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of Deniz Cem Önduygu

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Tag "James Hetfield"

Winner of the Bronze Medal in Data Journalism and of the Community Award in the inaugural Information is Beautiful Awards (2012). Listed in the 20 Great Infographics of 2012 on Visual.ly.

This is an examination of Metallica’s concert history from 1982 to 2012 with a focus on the numbers of songs played live and the albums that they belong to. I and my friends at Çilek Ağacı took the raw data from Setlist.fm (plus Last.fm in the last part), groomed it and visualized it with our own tools.

The colors of the albums – a key feature of the whole visualization – are chosen according to the album cover artworks; Metallica fans can easily understand which color corresponds to which album without reading their names. As a convenient surprise, new albums (Load, Reload and St. Anger) that are stylistically different from the old ones are all tints of orange-yellow and this provides a natural visual grouping in the charts. (Try to see this grouping when you look at the charts.) Death Magnetic, which is their newest album but musically much closer to the old ones, has its brownish gray shade (again, taken from the real album cover), and that separates it visually from the Load – St. Anger period.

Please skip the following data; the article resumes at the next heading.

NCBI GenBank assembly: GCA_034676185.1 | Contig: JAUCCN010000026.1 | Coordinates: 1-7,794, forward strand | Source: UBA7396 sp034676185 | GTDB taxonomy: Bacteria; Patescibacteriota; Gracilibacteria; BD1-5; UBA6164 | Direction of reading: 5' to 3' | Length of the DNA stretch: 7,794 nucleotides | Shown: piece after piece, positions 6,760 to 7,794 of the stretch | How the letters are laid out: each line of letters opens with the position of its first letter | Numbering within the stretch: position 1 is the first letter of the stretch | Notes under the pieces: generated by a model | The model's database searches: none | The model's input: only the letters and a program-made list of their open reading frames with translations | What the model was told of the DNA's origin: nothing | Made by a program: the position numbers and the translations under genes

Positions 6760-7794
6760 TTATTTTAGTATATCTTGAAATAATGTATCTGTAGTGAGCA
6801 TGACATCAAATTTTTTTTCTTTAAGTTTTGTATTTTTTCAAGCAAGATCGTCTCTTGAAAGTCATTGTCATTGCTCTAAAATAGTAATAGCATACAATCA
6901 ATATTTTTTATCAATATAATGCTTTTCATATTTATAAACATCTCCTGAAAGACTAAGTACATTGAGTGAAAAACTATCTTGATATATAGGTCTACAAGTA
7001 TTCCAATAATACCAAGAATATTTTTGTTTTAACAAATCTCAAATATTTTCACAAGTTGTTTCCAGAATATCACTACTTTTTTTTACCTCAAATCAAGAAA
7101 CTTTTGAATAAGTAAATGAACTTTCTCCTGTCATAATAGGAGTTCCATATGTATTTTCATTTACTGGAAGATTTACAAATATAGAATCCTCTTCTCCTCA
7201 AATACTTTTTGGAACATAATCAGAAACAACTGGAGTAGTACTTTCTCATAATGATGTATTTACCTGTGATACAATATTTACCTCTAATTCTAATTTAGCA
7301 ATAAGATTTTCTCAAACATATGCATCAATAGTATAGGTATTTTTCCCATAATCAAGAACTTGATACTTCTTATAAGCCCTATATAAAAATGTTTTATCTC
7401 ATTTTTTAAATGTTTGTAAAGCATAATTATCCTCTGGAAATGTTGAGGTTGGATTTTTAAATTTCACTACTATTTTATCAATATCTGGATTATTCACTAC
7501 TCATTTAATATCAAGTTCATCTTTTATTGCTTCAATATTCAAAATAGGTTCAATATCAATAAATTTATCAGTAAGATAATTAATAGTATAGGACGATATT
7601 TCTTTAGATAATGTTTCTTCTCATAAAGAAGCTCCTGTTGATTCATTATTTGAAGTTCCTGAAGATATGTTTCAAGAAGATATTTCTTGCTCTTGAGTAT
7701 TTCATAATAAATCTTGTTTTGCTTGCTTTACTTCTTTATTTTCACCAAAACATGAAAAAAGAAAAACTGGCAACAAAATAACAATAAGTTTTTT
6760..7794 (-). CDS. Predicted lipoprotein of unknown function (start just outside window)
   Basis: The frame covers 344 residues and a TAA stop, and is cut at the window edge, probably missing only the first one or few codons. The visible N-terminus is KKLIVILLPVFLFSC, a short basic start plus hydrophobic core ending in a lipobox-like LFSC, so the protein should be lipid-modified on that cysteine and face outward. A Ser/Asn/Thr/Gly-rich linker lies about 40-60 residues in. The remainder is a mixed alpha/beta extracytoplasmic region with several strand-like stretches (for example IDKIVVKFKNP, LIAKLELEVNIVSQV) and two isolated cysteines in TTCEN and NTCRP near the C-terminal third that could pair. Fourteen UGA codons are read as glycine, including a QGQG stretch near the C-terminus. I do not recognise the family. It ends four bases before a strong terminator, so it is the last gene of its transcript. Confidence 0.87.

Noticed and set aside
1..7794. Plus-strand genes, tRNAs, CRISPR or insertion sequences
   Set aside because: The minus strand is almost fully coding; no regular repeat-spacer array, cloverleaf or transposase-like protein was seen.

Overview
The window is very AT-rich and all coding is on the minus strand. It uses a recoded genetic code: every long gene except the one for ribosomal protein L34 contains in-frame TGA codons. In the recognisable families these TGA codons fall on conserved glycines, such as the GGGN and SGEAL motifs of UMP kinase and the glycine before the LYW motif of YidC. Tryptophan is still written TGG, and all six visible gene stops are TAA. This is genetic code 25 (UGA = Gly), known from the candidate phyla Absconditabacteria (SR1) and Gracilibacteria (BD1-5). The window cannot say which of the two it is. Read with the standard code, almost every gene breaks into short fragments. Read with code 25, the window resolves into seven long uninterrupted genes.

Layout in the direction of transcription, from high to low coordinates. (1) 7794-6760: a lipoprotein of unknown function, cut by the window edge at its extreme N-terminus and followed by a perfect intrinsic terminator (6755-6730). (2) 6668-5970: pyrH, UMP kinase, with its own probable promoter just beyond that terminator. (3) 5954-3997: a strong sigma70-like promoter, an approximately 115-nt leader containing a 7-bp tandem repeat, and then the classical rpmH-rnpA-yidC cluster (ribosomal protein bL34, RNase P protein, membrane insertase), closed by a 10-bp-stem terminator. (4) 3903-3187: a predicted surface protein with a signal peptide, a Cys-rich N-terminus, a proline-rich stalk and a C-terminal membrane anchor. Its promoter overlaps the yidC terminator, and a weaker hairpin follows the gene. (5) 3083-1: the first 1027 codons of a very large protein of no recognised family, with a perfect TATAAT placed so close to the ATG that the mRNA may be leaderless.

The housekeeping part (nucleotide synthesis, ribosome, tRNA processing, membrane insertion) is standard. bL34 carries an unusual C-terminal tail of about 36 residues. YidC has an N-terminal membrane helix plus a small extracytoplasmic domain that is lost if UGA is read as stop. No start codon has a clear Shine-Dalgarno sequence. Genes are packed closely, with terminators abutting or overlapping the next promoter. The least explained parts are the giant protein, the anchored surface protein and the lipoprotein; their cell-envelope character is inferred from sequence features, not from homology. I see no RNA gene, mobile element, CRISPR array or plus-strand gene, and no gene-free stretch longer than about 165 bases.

High-quality prints of different sizes and materials of this poster can be bought here, with worldwide shipping. (The jpg file you see on the web isn’t good for printing.)

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In the first chart, the number of concerts given each year is plotted. In the second chart, the bar heights represent the absolute numbers of songs played from each album. The album release dates are marked on the grid columns with the corresponding colors.

The years 1982–91 are a very intense period for Metallica; they write a vast majority of the songs that are played live even today, and are involved in extensive touring. We can see that in the eves of the first four albums, Metallica continues to play gigs. With the self-titled fifth album, the band starts to quit touring and takes more time for songwriting before releasing albums. Maybe this is one of the sources of the famous “problem” (according to the oldschool first-four-albums metalheads) with the new albums; maybe Metallica shouldn’t be left alone before albums. This idea is consistent with the case of Death Magnetic which is not written in absolute isolation according to the chart, and has largely won the hearts of oldschool fans.

The year 1992 sees the climax of touring in Metallica’s carrier where each album reaches their all-time maximum play counts (except Justice), all dominated by the “Black Album”s overwhelming numbers.

Looking at 1996–97 we observe that Load-Reload songs seem to go well with the Ride the Lightning songs in a way that the remaining of the first-four-albums don’t. Interestingly, Reload never reaches the explosive levels of playing of Load after its release but it enjoys a more stable carrier afterwards (thanks to Fuel and The Memory Remains) compared to Load, ultimately not falling too far behind it in total play count (1115, 696).